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The Boston Globe


Michael Oren

Should Israel have a red line on Iran?

In America, all events — domestic and foreign — are currently seen through the prism of the presidential elections. In Israel, though, our prism is not political but existential. Iran’s irrational rulers daily pledge to wipe us off the map while rapidly producing the nuclear capability to do it. Can they be stopped, we ask ourselves, and, if so, by whom? Is there still time?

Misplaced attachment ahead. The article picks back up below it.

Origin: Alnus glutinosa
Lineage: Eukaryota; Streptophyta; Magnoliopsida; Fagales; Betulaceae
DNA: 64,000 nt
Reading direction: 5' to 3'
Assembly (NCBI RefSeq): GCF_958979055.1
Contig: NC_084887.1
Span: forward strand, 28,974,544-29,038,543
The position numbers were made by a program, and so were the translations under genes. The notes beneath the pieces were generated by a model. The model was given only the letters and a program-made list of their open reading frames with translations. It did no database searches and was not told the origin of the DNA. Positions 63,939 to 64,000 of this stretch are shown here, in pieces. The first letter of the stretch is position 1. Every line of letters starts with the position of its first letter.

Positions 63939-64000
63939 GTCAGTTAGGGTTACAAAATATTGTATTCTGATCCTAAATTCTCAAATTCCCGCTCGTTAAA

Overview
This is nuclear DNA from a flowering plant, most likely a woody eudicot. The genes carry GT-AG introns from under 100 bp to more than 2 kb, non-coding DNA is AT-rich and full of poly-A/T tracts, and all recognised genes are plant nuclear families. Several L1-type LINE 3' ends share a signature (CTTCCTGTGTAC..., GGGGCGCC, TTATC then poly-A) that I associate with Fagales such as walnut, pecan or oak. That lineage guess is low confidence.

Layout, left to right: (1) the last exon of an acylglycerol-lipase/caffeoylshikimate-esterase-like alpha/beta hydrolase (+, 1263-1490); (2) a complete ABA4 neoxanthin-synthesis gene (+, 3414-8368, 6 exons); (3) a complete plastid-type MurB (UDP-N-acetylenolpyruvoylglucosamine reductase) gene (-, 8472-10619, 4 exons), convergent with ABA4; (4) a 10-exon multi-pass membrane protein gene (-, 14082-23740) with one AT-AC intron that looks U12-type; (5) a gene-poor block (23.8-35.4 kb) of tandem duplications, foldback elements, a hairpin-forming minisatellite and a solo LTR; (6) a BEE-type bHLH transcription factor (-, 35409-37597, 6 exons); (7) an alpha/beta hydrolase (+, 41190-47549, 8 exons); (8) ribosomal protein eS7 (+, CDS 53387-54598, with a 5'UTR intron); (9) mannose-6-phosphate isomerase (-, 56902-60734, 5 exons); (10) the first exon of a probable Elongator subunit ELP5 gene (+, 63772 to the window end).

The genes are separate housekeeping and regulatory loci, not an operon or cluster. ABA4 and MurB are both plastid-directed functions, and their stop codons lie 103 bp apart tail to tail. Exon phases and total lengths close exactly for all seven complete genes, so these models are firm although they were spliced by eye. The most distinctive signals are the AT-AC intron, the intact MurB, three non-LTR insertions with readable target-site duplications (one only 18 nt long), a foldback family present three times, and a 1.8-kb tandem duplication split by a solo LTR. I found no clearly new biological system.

The Iranian nuclear threat has been publicly discussed in Israel’s free press and keenly debated. Some argue that Iran has yet to produce a nuclear weapon and that Israel must not act alone. Others warn that time is running out and that Israel is duty-bound to defend itself. Irrespective of their differences, though, Israeli security experts agree that sanctions, though damaging to the Iranian economy, have not slowed Iran’s nuclear program. They agree that diplomacy, in spite of increasing flexibility in the international community’s bargaining position, has not produced a single Iranian concession. A nuclear-empowered Iran, Israeli commentators concur, presents not one but several existential threats to the Jewish state.

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